The potential of quality early childhood and primary education to help break inter-generational poverty cycles is widely recognised. My focus is on how far this potential is being translated into reality, through implementing positive early childhood policies in practice. The paper summarises evidence from Young Lives research into early transitions, based on both survey and in-depth qualitative research with 2,000 Young Lives younger cohort children in Ethiopia, Andhra Pradesh (India) and Peru. Primary education is still being consolidated in Ethiopia, and pre-school is a minority urban experience, mainly offered by the private sector. Peru offers a very different story, with a well-established government primary and pre-school system but concerns about quality and coordination between sectors. Andhra Pradesh offers the most complex set of challenges, with a long-established government system of ECCE, but an increasing trend towards use of private services, including amongst the poorest communities. The paper offers five broad conclusions, about the importance of: ensuring quality and equity in early education; better coordinated pre-school and school systems; targeting the most vulnerable and disadvantaged children; recognising the full range of equity issues; and ensuring more effective governance, including governance of the private sector.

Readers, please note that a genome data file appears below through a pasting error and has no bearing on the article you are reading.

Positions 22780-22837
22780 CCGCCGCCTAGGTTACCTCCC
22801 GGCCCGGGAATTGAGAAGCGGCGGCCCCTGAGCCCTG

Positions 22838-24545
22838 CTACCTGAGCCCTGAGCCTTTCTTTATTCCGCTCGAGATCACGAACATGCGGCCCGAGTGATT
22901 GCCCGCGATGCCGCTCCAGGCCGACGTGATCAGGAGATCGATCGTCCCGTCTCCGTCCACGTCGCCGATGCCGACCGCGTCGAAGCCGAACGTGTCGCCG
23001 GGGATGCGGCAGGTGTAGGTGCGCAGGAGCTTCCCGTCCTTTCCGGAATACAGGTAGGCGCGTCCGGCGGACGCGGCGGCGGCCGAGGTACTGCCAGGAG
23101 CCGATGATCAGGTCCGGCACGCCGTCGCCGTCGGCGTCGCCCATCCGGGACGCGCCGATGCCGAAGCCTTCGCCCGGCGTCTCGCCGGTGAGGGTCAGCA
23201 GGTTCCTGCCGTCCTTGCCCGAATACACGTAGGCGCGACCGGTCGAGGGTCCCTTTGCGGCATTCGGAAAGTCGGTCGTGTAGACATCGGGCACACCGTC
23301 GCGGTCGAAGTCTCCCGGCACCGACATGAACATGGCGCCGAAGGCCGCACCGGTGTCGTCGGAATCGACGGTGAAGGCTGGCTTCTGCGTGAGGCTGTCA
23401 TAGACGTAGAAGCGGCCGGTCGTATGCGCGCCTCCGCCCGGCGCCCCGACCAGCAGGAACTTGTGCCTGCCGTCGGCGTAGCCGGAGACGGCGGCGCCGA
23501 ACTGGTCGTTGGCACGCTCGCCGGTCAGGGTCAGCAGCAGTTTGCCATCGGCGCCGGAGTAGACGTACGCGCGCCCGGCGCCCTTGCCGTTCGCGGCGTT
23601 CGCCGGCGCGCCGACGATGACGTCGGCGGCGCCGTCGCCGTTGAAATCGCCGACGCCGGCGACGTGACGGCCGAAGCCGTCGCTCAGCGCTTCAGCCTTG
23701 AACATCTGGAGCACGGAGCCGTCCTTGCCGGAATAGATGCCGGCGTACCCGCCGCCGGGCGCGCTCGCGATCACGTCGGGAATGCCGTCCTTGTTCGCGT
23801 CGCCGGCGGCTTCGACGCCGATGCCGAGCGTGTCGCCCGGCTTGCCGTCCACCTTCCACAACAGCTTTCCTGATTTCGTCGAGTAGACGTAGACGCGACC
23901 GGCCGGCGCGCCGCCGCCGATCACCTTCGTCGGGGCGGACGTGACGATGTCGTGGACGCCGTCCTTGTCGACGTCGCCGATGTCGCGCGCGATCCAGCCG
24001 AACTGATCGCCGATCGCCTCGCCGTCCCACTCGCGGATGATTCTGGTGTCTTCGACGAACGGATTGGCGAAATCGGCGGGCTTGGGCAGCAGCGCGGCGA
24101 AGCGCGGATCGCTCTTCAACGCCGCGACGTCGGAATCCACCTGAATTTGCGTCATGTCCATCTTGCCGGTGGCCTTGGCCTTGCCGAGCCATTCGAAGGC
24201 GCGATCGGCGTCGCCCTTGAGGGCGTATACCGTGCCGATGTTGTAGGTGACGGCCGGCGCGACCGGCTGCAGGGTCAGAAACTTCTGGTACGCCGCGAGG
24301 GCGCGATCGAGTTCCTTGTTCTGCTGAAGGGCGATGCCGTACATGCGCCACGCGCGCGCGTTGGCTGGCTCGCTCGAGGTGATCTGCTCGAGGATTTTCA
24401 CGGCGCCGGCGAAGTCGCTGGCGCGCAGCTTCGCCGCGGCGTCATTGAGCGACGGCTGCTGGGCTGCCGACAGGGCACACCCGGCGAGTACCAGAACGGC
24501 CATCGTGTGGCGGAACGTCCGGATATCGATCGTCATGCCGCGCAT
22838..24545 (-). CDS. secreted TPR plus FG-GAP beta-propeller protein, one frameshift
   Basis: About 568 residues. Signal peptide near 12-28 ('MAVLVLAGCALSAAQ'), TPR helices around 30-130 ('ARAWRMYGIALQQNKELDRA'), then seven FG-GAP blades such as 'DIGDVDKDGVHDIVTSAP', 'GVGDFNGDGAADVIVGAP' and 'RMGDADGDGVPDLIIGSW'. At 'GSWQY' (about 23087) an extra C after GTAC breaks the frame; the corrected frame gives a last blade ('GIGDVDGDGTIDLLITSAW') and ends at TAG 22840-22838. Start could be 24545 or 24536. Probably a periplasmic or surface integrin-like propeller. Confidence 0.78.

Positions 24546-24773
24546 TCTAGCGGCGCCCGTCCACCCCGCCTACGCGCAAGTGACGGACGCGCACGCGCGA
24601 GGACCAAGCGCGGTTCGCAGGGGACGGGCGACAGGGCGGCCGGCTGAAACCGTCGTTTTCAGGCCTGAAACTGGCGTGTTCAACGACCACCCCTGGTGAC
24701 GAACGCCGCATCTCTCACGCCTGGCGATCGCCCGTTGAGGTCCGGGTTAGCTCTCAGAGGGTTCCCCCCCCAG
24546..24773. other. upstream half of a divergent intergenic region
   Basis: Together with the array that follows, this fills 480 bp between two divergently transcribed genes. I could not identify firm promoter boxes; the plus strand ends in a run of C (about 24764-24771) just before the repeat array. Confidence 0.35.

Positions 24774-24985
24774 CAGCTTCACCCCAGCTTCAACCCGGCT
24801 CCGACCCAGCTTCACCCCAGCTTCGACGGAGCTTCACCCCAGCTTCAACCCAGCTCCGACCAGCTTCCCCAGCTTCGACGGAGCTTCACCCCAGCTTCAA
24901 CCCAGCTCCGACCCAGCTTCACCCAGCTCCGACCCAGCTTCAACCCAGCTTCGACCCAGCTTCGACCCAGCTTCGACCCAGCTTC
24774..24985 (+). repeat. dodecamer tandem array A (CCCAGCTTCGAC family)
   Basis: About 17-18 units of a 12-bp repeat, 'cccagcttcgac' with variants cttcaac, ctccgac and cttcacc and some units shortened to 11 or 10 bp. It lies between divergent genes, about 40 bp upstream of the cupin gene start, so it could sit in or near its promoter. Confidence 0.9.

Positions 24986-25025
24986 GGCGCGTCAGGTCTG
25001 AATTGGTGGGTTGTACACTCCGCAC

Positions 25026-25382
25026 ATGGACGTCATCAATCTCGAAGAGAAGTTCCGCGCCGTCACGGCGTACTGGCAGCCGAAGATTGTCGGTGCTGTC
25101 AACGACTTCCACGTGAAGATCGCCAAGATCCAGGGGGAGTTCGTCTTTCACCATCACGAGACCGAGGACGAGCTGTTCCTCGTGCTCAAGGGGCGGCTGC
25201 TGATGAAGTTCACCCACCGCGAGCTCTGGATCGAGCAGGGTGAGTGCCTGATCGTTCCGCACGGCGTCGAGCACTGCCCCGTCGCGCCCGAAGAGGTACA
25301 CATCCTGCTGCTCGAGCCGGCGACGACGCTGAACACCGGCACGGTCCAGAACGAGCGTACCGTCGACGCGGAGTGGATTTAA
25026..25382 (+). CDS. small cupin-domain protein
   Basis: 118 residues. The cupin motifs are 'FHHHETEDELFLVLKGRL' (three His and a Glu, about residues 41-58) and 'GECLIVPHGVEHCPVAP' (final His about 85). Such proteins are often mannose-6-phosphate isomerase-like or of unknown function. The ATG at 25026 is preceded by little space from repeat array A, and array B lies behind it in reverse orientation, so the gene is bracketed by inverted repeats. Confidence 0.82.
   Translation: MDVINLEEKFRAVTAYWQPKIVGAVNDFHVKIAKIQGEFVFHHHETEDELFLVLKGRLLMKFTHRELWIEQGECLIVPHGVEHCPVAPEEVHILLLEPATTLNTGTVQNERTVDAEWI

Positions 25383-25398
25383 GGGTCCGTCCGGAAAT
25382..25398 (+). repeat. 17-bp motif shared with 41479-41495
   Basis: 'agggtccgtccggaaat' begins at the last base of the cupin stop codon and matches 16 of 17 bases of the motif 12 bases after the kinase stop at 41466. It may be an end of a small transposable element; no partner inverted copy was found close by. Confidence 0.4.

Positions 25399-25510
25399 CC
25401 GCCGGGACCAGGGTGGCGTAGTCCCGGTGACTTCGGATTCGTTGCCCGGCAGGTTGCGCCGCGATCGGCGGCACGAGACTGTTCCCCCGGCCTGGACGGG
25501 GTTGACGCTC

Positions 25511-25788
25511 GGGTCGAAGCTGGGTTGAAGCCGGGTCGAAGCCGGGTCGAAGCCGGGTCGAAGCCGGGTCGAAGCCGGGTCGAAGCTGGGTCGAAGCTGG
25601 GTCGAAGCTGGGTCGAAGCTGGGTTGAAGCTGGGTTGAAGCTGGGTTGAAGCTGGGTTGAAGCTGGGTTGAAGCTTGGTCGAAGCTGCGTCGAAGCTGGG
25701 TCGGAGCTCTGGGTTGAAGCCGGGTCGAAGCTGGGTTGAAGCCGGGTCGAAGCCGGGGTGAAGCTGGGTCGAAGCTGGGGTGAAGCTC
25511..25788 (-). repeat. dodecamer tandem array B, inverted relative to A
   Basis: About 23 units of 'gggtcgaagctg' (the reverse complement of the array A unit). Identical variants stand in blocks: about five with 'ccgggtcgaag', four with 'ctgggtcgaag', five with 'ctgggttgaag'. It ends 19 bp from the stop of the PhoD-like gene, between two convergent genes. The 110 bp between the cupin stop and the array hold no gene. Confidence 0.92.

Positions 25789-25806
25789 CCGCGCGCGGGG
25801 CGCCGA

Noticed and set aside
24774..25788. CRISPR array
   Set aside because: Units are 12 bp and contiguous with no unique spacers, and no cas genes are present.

A separate 1-page Research Summary, which presents the main findings and policy implications of the Working Paper in easily understood language, is also attached.
Young Lives, Department of International Development at the University of Oxford, UK. ISBN: 978-1-904427-60-X, 32 pp.